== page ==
How to Respond to EEOC or AHRC Complaint in Alaska
An employee complaint from the EEOC or Alaska Human Rights Commission is a common occurrence for employers. If you get one, don't panic. They often go nowhere. But you should take it seriously and respond appropriately.
Don't PanicThe first thing you should do when you receive a letter from the EEOC or the Alaska Human Rights Commission is don't panic. Last year they received 454 complaints of which 334 were closed because of a lack of substantial evidence, another 38 were closed for administrative reasons, 28 were mediated, 32 were settled, and 22 went to a hearing and only two of those cases found for the employee. In the few cases with a penalty, most incurred a penalty of a few thousand dollars, a handful were above $10,000 and a couple reached $75,000. Some of these cases included a requirement for anti-discrimination training, changing advertising materials, and updating non-discrimination policies. Finally, the employee has 180 days to file a complaint, which is short timeframe.
Take the Letter SeriouslyThe second thing you should do is take the letter seriously. Actually, the second thing you should do is notify your insurer and place a litigation hold on all emails, voice mails, and internet usage records relevant to the alleged incident so that these items aren't deleted. Then you can get to work on your response. You don't have to provide a response, but it's a good idea to do so. There's two sides to the story and you want your side of the story heard. You have 30 days to investigate, gather and review document and write your response.
The documents you should gather are as follows: the employee's personnel file, your employee handbook, documents relevant to the alleged discriminatory act, personnel documents of similarly situated employees, complaints or investigations related to the employee, payroll and compensation documents, and witness statements. You should also collect the job vacancy announcement, job qualifications, applications, interview notes, and other documents related to hiring decision.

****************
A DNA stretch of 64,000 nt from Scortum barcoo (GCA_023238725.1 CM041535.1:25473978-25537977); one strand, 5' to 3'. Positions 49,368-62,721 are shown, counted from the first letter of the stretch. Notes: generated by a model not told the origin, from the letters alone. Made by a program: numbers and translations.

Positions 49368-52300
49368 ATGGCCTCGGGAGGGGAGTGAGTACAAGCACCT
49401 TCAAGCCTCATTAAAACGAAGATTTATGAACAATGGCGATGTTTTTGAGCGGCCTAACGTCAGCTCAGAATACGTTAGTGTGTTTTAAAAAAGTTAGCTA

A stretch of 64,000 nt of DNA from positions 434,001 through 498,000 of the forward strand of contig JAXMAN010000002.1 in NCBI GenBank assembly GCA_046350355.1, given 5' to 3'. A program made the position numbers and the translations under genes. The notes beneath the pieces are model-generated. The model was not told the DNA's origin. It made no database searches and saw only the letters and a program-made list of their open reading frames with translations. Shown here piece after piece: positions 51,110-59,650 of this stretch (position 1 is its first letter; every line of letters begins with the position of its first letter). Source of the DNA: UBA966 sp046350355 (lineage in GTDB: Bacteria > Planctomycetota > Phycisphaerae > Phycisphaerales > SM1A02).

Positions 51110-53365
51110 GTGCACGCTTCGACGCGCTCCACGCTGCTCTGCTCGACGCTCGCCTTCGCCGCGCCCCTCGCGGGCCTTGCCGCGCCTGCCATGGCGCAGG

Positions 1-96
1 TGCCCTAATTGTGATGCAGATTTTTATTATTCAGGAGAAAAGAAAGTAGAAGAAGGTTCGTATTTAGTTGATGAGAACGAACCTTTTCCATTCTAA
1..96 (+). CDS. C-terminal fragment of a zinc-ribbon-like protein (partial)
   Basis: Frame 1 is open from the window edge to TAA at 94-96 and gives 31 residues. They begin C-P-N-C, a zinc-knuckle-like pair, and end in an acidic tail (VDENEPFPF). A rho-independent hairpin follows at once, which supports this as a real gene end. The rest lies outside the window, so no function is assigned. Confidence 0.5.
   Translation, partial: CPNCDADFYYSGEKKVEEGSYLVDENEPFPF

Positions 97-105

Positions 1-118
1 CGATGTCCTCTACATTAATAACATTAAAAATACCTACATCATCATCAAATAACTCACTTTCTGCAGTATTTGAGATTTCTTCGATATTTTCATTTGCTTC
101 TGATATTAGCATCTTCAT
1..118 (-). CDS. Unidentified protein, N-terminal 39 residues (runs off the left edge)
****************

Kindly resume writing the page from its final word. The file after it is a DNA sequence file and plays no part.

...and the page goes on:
Then you should interview witnesses such as managerial employees, decision makers, HR personnel, and anyone who has relevant information or saw the incident. You should ask the witnesses the 5 W's (who, where, what, why, and when) and the 1 H (how). You should also ask if they are aware of any documents related to the alleged incident. Make sure your notes are legible and organized.
It's good idea to have an attorney involved in this process. The attorney will add the attorney-client privilege to the process. You also want to make sure that the process is confidential and that nobody retaliates against the employee who filed the complaint.
Then Wait PatientlyOnce the EEOC or AHRC receives your response, they will decide the extent to which they will investigate the matter to determine if there's substantial evidence to support the claim. If there's not substantial evidence, they will dismiss the complaint. If there is substantial evidence, they will refer the case to conciliation where the parties will try to settle. If they can't settle, then it will go to a public hearing.